Within two weeks after Hernandez in October 2020 was elevated from the position of county chief operating officer to the post of county CEO, he filled the post of chief of administration with Williams, who had previously been an administrative analyst with county. Williams’ promotion was for many a surprising one, as she skipped multiple levels of intervening rank to take on the new assignment, with her salary before benefits jumping from the $106,859.97 she was paid annually as principal administrative analyst to $173,960.34 in salary and pay add-ons before benefits she received as chief of administration.
There was discomfiture among some county employees over Williams’s abrupt promotion and increase in responsibility, as they perceived her as insufficiently skilled and experienced to supervise the departments and operations she was being entrusted with overseeing. A subset of those county employees, armed with the knowledge that Hernandez and Williams were engaged in an extramarital affair and that this relationship accounted for Williams’ sudden professional advancement, raised objections with the county’s human resources division. As it would turn out, however, the human resources division was staffed with three key Hernandez loyalists – County Assistant Executive Officer Diane Rundles, who doubled as the director of human services, along with deputy human resources directors Amy Coughlin and Gina King. Rundles, Coughlin and King persuaded most of those who were intent on lodging complaints about the breakdown in professionalism and the compromising of standards that the inappropriate relationship between Hernandez and Williams represented to drop their protests. When a few county employees insisted on pursuing those remonstrations, the inquiries were conducted off the books and the investigations returned findings that the accusations of an improper relationship between Hernandez and Williams were not sustained. By persisting with those allegations, those employees demonstrated themselves as adverse to the county’s hierarchy and goals, and were terminated or otherwise forced into resignation.
Hernandez shortly after becoming CEO undertook a comprehensive monitoring of employees’ phone calls, emails and other communications to determine whether his orders were being complied with and ascertain what the general attitude of employees was with regard to his leadership.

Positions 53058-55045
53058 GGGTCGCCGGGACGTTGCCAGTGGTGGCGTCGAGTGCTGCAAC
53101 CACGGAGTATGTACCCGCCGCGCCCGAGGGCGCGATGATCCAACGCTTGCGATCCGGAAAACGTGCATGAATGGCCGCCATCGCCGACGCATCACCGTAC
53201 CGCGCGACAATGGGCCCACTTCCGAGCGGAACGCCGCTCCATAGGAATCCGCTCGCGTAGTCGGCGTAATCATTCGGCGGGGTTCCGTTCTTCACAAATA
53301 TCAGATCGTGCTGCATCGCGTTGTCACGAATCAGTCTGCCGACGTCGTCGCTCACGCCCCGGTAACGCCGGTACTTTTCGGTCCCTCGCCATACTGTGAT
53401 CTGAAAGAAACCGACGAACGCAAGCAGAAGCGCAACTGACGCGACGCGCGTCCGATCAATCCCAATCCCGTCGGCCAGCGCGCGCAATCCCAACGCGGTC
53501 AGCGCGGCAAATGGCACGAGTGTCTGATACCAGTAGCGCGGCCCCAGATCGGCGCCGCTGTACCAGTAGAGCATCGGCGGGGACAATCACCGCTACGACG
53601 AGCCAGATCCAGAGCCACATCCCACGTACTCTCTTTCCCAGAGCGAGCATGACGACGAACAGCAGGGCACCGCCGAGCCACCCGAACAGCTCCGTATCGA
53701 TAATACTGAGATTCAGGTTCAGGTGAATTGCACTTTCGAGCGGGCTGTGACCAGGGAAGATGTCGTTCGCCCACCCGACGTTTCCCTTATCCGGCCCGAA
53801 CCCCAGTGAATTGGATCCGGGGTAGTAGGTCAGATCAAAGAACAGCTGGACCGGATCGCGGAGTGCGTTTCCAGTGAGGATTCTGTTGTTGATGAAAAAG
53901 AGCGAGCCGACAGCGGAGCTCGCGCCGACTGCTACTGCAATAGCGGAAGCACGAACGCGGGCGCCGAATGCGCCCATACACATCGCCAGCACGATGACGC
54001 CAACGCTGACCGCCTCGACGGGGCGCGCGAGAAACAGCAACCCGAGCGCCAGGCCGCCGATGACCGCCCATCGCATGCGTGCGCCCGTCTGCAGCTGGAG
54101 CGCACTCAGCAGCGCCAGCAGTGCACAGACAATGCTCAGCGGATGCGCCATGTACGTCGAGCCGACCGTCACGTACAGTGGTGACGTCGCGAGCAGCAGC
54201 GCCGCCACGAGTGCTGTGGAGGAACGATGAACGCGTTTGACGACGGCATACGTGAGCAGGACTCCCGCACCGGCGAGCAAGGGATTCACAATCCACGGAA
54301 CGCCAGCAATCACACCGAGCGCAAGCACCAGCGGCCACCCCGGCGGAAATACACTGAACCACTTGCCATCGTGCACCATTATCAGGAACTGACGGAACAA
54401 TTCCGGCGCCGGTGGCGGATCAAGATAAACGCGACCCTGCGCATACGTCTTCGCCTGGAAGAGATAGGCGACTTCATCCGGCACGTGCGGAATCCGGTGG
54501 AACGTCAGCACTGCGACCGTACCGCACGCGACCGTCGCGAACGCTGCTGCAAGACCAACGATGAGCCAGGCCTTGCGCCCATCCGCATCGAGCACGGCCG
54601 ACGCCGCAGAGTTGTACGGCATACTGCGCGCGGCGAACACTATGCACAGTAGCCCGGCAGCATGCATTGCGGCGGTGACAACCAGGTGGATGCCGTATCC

In the lead up to Hernandez’s appointment as CEO or during his tenure in that position, no fewer than 16 high-ranking county employees, ones generally described as strong or independent-minded women with established bona fides and expertise in their particular fields, were deemed incompatible with Hernandez’s formula for leadership and either resigned of their own volition, were terminated, were forced out or were otherwise induced to leave. Those included Former Principal Deputy County Counsel Penny Alexander-Kelly, former County Counsel Michelle Blakemore, former Deputy Executive Officer Dena Fuentes, former Director of Child Support Services Marie Girulat, Director of Children and Family Services Marlene Hagen, former Director of Information Technology Jennifer Hilber, former Director of Behavioral Health Dr. Veronica Kelley, former Chief Learning Officer Dr. Trinka Landry-Bourne, former Director of Land Use Services Terri Rahhal, former Director of Purchasing Laurie Rozko, former Director of Public Health Trudy Raymundo, former Assistant Executive Officer Casonya Thomas, former Acting Economic Development Director Soua Vang, former, former Deputy Director of Public Works Melissa Walker, former Director of Agriculture, Weights and Measures Roberta Willhite and former Director of Risk Management Leanna Williams. In all cases, these were replaced with individuals whose loyalty to Hernandez was their most distinguishing feature, some of whom were demonstrably, and in some cases significantly, less competent than their predecessors.